Among Monmouth’s former voting houses still standing are buildings at (clockwise from top left): 419 W. Euclid, 416 E. 5th Ave., 122 S. 8th St. and 600 S. 8th St.

Remnants of a bygone era

Jeff Rankin
3 min readSep 16, 2022


Several of Monmouth’s quirky voting houses still stand

MONMOUTH, Ill. — For more than 50 years, Monmouth may have been one of the only cities in the country to maintain 10 public buildings that were open only two days a year — in April and November.

More specifically, the buildings were owned by Monmouth Township, which rented them out as polling places to the city or county on election day, depending on which was having the election.

The tidy, white frame buildings contained only one room and for much of their existence were heated by a single oil stove.

The earliest of the buildings, all of which are still standing, were constructed in 1923 and 1924. In the latter year, S. A. Kernal built two polling places on South 8th Street for $700 each. The buildings were 24 feet by 16 feet with a concrete floor and hipped roof. They were finished inside with Cornell panels — an early wallboard.

Initially, it was assumed that the city would split the cost of construction with the township, but there being no funding available in the city budget, the council voted to rent the properties the following year.

The rationale for building the two buildings in 1924 was the abandonment of buildings that had previously served as polling places — the old Lowell School at 6th Street and 6th Avenue, and the old Monmouth College gymnasium (later the Little Theatre).

More voting houses were constructed in the 1930s and ’40s, so that by the mid-1950s there were 10 of the rarely used buildings scattered throughout the city. They were visited by voters in every precinct, except residents of Precinct 1, who voted in the courthouse or city hall, depending on the election.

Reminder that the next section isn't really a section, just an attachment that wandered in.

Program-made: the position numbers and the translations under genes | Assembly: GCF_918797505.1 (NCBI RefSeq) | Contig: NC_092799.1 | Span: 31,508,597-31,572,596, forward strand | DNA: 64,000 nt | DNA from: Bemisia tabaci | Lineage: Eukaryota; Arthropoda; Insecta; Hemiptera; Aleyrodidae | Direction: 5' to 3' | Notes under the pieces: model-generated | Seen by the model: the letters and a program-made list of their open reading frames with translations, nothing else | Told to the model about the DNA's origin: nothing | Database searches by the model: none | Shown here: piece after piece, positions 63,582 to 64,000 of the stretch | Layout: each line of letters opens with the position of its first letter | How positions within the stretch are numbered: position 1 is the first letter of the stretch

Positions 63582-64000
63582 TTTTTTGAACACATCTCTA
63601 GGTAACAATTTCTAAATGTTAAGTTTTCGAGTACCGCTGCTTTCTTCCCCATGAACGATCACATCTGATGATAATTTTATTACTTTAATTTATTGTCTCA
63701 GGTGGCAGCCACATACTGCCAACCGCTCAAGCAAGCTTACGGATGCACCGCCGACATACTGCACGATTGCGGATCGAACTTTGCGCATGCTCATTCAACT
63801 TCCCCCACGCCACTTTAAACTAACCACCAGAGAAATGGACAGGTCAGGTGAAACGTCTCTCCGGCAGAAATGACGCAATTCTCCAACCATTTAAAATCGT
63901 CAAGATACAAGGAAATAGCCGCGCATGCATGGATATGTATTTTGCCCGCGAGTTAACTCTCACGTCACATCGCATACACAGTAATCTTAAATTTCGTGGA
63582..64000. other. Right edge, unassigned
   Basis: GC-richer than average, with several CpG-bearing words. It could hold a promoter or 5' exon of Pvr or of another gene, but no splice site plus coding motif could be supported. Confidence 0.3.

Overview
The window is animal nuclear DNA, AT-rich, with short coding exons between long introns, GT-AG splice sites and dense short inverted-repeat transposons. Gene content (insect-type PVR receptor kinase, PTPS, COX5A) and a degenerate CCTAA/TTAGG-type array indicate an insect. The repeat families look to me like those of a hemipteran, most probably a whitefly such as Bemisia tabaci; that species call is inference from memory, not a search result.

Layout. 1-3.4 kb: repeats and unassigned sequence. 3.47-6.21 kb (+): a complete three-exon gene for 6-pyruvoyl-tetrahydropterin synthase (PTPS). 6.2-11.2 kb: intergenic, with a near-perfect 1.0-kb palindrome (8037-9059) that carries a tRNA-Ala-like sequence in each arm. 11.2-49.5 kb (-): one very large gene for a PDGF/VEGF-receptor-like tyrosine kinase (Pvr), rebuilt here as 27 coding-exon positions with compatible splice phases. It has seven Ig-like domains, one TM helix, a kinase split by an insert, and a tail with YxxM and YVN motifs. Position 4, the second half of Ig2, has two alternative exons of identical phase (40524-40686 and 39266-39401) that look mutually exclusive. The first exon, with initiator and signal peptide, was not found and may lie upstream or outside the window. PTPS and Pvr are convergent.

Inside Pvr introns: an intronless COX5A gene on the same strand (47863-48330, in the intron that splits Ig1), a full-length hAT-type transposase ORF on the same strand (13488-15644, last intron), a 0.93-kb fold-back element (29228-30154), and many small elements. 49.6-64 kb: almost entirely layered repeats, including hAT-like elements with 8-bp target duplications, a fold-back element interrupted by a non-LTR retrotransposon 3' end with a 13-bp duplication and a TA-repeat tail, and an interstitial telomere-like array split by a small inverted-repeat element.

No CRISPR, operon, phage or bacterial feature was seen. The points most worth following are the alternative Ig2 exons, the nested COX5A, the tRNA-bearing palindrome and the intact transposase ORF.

By that time, the city was spending $12.50 to rent each building on election day.

The last election in which the voting houses were used was in November 1977. After months of extensive debate, the Warren County Board voted to purchase 18 electronic voting machines (called Video Voters) and four data centers, which allowed Monmouth Township’s 12 precincts to be consolidated into just four.

The following spring, Monmouth Township’s 6,650 voters got a chance to experience modern elections for the first time. Polling places that year were established at Oak Terrace Apartments, the Eagles Lodge, the Knights of Columbus Hall and the American Legion.

Meanwhile, township officials had to figure out what to do with 10 seldom-used buildings that were now never used.

The first building to be repurposed served a very practical purpose. For years, Monmouth Township had maintained an office on the second floor of the National Bank of Monmouth building — a location that was not easily accessible. So township officials decided to move the newest and largest former voting house, at 605 E. Girard Ave., to a vacant lot in the 300 block of East Archer.

In August 1978, the Lee White Housemoving Co. put the building on a trailer and moved it west to North Main, then around the Public Square and down Broadway to North 2nd Street, before arriving at its new location, which 44 years later is still home to the township office.

Several more of the voting houses were sold to private buyers in 1979 and later, being converted into workshops, garages and storage buildings. Another of the buildings, at 1233 E. Boston Ave., is still in use by the township.

Today, at least eight of the old polling places still stand. Besides the two owned by the township, they are located at 214 N. E St., 122 S. 8th St., 600 S. 8th St., 800 S. 5th St., 416 E. 5th Ave. and 419 W. Euclid.

No longer standing are voting houses at 512 N. 3rd St., 501 S. D St. and 218 W. 9th Ave.

Jeff Rankin is an editor and historian for Monmouth College. He has been researching, writing and speaking about western Illinois history for more than 40 years.



Jeff Rankin

Retired editor and historian for Monmouth College. Avid researcher of western Illinois history for 40 years. FB and Twitter.